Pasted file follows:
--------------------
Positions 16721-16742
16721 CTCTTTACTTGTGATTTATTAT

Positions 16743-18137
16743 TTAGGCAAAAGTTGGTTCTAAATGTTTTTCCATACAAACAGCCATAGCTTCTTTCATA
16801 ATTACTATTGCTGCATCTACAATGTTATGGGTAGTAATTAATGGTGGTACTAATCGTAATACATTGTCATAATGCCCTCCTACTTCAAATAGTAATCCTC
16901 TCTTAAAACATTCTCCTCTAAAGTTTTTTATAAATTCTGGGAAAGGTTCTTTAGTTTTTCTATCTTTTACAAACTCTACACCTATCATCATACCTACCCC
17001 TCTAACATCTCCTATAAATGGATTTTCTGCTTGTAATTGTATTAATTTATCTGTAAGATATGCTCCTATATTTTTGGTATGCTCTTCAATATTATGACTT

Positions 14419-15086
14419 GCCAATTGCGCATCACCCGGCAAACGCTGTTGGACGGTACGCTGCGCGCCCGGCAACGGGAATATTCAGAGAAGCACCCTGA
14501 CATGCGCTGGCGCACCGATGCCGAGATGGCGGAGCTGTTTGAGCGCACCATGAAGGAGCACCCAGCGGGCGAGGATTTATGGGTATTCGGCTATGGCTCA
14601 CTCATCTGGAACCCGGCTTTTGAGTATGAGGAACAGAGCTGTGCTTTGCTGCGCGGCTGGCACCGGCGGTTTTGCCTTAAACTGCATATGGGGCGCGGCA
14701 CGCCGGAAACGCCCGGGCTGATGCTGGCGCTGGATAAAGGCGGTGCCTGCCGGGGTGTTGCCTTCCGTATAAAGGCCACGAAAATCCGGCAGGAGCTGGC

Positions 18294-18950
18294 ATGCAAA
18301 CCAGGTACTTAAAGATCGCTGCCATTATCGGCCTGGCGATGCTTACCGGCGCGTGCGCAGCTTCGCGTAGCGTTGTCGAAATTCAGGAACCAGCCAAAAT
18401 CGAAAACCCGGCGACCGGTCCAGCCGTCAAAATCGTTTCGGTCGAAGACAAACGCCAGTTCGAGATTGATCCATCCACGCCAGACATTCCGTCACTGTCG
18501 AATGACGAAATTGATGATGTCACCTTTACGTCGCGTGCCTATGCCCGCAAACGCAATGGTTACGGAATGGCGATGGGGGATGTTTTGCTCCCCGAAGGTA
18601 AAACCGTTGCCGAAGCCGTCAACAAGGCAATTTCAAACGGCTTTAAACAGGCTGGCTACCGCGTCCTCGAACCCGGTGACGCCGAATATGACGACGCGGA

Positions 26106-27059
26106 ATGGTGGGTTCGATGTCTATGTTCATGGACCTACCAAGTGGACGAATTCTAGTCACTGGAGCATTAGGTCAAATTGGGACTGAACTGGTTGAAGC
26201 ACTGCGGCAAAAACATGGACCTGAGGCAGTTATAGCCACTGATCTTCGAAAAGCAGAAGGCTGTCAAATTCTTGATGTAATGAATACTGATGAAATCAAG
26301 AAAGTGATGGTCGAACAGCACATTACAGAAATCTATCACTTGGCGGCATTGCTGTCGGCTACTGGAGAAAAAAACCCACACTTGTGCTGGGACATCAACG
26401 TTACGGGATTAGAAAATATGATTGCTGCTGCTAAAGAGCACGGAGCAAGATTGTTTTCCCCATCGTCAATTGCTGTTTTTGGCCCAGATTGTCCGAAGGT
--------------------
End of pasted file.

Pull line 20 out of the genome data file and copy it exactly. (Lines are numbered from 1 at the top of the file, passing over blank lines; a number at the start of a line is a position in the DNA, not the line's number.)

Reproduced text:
26106 ATGGTGGGTTCGATGTCTATGTTCATGGACCTACCAAGTGGACGAATTCTAGTCACTGGAGCATTAGGTCAAATTGGGACTGAACTGGTTGAAGC